Lord Rooker

My Lords, I say with the best will in the world that we are doing everything that we can to bring the peace process to a successful conclusion. Frankly, unwise words and comments will disturb that and I am not going to fall into the trap. We are determined to bring this to a successful conclusion. We have the best chance for a generation to get peace in Northern Ireland, and that is what we are working towards.

Lord Strathclyde

My Lords, I cannot see how by any stretch of the imagination public debate in this House could offend the efforts of the peace process. Is it not right for the Government to have declared war on terrorism? Are we now seeing the Government deciding that there is good terrorism and bad terrorism?

Lord Rooker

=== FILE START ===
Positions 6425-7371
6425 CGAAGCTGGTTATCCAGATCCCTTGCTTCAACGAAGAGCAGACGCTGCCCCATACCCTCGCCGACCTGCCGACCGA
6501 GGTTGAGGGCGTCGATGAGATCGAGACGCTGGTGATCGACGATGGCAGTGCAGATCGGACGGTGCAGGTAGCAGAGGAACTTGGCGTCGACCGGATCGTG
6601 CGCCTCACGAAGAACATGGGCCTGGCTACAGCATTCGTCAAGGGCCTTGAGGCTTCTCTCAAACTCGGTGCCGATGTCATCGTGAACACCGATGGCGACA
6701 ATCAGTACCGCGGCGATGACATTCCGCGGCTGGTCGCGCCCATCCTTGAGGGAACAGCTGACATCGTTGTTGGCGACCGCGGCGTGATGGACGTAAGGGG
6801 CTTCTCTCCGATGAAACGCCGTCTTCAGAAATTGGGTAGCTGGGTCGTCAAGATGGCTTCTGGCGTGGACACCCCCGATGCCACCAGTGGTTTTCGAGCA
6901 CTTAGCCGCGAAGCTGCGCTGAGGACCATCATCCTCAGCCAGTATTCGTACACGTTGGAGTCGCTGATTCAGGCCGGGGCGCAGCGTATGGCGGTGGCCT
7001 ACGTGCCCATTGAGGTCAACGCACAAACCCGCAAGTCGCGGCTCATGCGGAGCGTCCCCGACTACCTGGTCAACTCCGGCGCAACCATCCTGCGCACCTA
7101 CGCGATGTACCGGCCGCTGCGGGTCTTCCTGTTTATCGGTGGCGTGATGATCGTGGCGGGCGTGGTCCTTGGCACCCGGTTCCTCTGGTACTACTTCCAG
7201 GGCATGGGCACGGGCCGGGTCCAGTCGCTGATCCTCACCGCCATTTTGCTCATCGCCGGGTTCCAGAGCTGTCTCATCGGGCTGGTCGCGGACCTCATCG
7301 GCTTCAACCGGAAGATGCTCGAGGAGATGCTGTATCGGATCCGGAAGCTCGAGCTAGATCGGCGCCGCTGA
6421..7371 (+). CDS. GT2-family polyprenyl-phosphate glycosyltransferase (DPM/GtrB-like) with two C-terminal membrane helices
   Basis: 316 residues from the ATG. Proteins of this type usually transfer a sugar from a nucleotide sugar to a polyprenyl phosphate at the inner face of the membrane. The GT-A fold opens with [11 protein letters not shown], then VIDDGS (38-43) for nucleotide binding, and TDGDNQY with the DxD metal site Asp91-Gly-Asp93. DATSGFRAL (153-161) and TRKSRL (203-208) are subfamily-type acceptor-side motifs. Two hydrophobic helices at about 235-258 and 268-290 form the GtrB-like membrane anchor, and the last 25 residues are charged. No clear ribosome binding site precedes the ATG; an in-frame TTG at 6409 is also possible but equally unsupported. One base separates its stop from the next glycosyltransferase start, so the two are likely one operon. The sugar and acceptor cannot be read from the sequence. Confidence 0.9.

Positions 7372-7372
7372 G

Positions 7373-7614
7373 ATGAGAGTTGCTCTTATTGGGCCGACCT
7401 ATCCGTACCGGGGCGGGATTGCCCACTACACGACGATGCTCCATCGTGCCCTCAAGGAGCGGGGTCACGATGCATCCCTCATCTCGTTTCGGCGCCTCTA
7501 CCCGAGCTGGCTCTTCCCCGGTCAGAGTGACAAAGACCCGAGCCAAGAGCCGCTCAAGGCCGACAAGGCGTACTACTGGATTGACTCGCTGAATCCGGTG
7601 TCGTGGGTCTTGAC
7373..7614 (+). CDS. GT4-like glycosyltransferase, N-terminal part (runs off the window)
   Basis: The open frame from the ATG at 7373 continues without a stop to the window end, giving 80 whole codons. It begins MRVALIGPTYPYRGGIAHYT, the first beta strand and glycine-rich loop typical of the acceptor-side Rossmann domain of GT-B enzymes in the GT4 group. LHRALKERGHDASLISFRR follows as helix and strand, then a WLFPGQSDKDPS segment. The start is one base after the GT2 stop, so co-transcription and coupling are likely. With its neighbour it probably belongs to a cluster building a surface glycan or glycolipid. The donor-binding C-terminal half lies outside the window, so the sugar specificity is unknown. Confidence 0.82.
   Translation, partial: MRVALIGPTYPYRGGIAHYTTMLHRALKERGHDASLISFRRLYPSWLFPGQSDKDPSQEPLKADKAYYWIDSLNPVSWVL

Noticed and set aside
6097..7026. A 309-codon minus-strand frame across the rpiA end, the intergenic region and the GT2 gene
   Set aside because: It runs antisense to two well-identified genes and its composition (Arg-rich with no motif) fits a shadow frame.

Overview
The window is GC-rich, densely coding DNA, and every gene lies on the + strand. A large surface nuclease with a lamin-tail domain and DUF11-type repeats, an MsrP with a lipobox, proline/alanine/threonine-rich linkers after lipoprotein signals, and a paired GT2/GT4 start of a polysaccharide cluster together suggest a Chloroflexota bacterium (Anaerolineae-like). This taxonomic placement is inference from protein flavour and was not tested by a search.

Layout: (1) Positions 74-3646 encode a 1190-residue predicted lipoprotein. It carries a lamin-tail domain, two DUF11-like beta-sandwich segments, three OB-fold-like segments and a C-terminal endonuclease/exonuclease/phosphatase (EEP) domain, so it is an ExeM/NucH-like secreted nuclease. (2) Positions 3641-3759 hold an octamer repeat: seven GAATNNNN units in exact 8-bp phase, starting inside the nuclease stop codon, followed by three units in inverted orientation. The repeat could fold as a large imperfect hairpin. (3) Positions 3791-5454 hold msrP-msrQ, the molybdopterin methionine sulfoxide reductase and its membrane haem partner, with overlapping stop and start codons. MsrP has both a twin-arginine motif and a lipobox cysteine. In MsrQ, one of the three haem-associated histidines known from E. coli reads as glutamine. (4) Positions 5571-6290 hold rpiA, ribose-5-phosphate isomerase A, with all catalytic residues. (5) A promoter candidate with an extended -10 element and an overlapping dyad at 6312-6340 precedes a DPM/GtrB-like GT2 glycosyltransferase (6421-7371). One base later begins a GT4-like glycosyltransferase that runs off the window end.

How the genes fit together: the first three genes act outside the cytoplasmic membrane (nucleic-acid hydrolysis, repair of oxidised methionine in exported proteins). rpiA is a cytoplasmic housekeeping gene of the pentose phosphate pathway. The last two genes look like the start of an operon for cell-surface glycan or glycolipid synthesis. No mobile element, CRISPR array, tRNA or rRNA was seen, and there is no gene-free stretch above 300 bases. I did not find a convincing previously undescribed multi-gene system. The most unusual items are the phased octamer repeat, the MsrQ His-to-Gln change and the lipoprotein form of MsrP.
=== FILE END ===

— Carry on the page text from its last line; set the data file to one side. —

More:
No, my Lords. Every noble Lord will understand that a peace process is under way in Northern Ireland. Asking me to comment on a particular phrase that has been gleaned from whatever part of the media and which was made by a particular person and expecting a substantive answer means, frankly, that one is not taking the peace process seriously. We are serious about getting a successful conclusion to this peace process; that remains the position. There is no stifling of open debate in this regard. Unlike other parts of the world, we have a peace process under way; that is the difference.

The Lord Bishop of Oxford

My Lords, does the Minister agree that we are grateful to a Conservative Prime Minister for initiating the peace process?